Abuja — The Senate revealed yesterday that the presidency failed to make its accounts available for auditing in the last ten years.
It also said that accounts of most of the over 650 Federal Government agencies were not audited for the same period.
The revelations were made at a meeting between the Senate Committee on Public Accounts and the Auditor-General of the Federation, Anthony Ayine, at the National Assembly complex.
According to the committee, the non-auditing of accounts, coupled with inadequate funding, is a travesty of the war against corruption.
The Senate panel's position was sequel to revelations made to that effect by Ayine during 2018 budget defence session with the lawmakers.
The chairman of the committee, Mathew Urhoghide (PDP Edo South) lamented that based on the submissions made by the auditor general, the war against corruption in the country is compromised by sabotage within.
"This practice, no doubt, will not allow Nigeria and Nigerians know where leakages are taking place and, by extension, making mockery of the war against corruption," he said.
He added that it was unfortunate that a country supposedly fighting corruption was undermining in all ways the functionality of the office of the auditor general by giving it ridiculous budgetary allocations on yearly basis and denying it vital audited reports.
Urhoghide said: "How could a country fighting corruption have budgeted N3billion for the Office of the Auditor General of the Federation in a year out of which less than 50 percent was released, while N6billion and N4billion were given to the Economic and Financial Crimes Commission (EFCC) and Independent and Corrupt Practices (ICPC).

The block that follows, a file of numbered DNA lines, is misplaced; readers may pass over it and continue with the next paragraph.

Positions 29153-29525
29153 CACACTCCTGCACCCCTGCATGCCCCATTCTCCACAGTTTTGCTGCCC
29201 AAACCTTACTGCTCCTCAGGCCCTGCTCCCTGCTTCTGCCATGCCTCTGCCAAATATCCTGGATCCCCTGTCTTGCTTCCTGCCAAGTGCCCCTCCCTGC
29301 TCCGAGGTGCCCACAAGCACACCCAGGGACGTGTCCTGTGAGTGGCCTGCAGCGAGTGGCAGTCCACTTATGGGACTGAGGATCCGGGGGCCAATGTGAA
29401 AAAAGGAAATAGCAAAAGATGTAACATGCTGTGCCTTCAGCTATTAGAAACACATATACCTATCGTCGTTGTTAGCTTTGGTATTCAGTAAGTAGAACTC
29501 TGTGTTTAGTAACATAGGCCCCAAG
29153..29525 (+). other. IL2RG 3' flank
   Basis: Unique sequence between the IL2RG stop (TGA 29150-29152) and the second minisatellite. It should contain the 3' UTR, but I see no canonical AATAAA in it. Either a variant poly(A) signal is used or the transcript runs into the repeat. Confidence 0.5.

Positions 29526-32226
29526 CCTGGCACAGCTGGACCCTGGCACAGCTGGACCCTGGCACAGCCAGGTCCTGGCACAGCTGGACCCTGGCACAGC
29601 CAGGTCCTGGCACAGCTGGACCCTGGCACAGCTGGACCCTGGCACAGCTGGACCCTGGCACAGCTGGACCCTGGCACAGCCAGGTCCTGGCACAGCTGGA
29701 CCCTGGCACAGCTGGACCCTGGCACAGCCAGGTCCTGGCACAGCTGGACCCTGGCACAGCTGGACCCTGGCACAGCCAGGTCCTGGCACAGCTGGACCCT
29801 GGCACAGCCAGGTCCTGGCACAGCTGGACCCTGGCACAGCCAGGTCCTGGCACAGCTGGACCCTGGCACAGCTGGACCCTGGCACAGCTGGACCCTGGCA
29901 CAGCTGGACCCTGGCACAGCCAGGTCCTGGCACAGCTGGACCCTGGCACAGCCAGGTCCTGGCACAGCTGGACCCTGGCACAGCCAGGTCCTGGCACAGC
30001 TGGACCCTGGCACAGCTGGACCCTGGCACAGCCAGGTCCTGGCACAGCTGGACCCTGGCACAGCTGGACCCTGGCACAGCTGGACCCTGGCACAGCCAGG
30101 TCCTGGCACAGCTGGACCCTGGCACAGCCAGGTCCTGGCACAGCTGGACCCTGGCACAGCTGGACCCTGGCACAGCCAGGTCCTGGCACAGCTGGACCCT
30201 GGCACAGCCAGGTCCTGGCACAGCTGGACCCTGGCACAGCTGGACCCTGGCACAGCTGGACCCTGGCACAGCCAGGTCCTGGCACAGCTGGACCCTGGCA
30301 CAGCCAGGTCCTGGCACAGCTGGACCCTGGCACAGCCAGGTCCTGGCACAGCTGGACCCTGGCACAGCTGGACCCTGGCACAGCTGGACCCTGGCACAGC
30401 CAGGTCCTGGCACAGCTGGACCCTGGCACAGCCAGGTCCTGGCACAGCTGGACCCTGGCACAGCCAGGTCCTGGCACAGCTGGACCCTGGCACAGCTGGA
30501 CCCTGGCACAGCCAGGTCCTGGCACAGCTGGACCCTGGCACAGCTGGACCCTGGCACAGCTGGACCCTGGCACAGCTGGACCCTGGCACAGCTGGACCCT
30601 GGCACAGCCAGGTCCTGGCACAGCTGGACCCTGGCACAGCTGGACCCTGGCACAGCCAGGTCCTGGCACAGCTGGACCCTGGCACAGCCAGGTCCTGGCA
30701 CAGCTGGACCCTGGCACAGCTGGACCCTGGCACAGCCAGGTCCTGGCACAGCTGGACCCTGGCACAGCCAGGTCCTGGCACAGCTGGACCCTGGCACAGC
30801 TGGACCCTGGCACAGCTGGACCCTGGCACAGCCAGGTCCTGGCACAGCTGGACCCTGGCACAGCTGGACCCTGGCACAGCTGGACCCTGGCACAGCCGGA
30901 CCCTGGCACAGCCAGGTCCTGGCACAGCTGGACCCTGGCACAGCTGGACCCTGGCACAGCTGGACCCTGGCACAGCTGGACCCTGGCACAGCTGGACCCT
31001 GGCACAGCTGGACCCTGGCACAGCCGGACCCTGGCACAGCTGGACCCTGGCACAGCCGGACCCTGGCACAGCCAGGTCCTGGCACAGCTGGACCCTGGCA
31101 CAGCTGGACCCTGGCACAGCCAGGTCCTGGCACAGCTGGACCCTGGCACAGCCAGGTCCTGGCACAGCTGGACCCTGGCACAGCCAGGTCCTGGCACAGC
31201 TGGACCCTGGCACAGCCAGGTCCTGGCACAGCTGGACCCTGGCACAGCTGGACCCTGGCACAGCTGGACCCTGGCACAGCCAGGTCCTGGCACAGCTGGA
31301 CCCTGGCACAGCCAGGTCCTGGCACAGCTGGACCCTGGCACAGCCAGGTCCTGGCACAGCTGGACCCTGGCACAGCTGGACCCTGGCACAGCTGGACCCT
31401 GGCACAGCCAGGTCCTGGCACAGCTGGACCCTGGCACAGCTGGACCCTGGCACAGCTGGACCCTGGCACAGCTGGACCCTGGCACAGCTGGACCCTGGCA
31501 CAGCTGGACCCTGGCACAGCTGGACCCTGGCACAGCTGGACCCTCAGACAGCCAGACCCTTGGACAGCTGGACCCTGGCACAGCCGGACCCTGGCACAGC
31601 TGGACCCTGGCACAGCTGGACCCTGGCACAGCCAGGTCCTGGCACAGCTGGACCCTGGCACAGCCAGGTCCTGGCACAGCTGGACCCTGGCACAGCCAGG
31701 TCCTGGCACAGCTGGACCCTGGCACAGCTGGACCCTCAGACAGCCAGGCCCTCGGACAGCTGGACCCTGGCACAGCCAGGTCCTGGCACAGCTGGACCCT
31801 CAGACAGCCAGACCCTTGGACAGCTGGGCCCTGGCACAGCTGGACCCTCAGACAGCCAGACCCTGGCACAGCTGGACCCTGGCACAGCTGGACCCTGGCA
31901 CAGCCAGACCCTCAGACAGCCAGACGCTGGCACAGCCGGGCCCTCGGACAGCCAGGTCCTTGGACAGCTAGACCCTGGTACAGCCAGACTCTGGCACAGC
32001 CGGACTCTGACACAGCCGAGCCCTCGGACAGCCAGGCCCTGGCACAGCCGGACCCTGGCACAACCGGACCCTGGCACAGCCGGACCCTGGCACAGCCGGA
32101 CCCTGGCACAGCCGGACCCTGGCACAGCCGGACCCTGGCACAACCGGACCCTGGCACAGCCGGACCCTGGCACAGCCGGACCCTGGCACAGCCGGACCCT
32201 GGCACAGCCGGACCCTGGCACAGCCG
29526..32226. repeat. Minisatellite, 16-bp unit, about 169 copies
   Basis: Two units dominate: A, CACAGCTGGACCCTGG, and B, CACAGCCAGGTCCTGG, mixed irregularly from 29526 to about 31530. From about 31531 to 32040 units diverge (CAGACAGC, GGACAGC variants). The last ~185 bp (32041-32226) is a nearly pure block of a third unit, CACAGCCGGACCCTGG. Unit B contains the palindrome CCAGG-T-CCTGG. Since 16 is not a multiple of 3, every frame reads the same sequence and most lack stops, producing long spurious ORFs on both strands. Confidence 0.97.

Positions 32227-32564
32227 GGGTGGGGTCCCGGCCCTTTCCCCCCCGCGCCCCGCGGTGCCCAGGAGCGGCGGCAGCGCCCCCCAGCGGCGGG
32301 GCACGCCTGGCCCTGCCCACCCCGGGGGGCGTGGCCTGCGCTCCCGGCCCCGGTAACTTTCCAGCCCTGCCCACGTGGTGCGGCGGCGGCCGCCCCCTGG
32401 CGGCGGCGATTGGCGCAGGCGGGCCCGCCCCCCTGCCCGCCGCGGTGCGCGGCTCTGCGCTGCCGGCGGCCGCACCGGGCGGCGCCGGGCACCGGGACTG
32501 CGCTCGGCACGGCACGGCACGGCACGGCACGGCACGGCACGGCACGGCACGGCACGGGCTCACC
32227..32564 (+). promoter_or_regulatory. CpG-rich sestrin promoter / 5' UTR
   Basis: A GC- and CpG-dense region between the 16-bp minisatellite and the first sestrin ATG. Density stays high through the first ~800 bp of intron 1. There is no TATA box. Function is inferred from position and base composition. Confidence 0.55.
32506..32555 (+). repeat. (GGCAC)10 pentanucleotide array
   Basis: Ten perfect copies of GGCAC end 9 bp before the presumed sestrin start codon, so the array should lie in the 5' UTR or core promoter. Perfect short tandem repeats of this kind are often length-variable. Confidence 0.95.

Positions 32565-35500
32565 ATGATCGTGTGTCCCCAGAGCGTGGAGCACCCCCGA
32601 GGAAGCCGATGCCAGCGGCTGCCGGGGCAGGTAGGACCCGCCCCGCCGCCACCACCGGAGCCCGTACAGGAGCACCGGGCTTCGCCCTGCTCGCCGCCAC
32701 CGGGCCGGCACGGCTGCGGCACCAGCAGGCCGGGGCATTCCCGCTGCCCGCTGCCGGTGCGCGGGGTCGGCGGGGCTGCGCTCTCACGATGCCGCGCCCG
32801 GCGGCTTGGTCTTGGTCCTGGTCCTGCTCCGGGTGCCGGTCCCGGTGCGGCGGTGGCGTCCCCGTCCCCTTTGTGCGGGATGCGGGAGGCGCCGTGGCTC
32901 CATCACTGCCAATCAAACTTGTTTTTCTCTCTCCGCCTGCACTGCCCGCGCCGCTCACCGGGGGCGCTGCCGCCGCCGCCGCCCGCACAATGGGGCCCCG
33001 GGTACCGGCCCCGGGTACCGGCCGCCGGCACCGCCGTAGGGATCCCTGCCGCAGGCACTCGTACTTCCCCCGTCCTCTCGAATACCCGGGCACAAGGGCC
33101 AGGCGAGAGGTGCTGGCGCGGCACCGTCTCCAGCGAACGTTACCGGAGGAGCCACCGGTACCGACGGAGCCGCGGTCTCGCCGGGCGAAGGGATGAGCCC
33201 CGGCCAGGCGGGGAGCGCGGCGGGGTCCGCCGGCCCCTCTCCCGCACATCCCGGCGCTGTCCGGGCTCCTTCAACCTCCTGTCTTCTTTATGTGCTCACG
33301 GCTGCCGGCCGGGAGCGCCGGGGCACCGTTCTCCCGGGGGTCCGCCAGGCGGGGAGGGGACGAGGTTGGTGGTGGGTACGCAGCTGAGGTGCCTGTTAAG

"Imagine, in the overhead component votes for the office in 2017, out of N234million budgeted for auditing assignments across the country, only N101million was released and yet results are being expected."
The committee said the development would no longer be acceptable, "because the office is not just meant to audit account but also ensure value for money on projects executed by the Ministries, Department and Agencies (MDAs)."
Meanwhile, the Senate has shifted for two weeks the national security summit earlier scheduled to take place next Wednesday and Thursday.
The upper chamber had after intense debate on issues regarding the worsening security situation in the country resolved on Wednesday to hold a national summit in Abuja with various stakeholders to fashion out lasting solutions to the insecurity. The decision was prompted by the recent killings in Benue, Adamawa, Taraba, and Kaduna states.
But realising that the date was fixed in a hurry, and that it would not be feasible to organise a result-oriented national security summit within the short time frame, the chamber decided to postpone the event.
The postponement followed a point of order raised by the Leader of the Senate, Ahmad Lawan, who appealed to his colleagues to suspend relevant sections of the standing rules and rescind their earlier resolution on the mater, and then allow for extension of time.
Also yesterday, former All Progressives Grand Alliance (APGA) national chairman, Victor Umeh, was sworn in by Senate President Bukola Saraki to represent Anambra central senatorial district, which had been without representation in the chamber in the last two years.
Swiftly, Umeh called on President Muhammadu Buhari to begin implementation of the report of the 2014 national conference.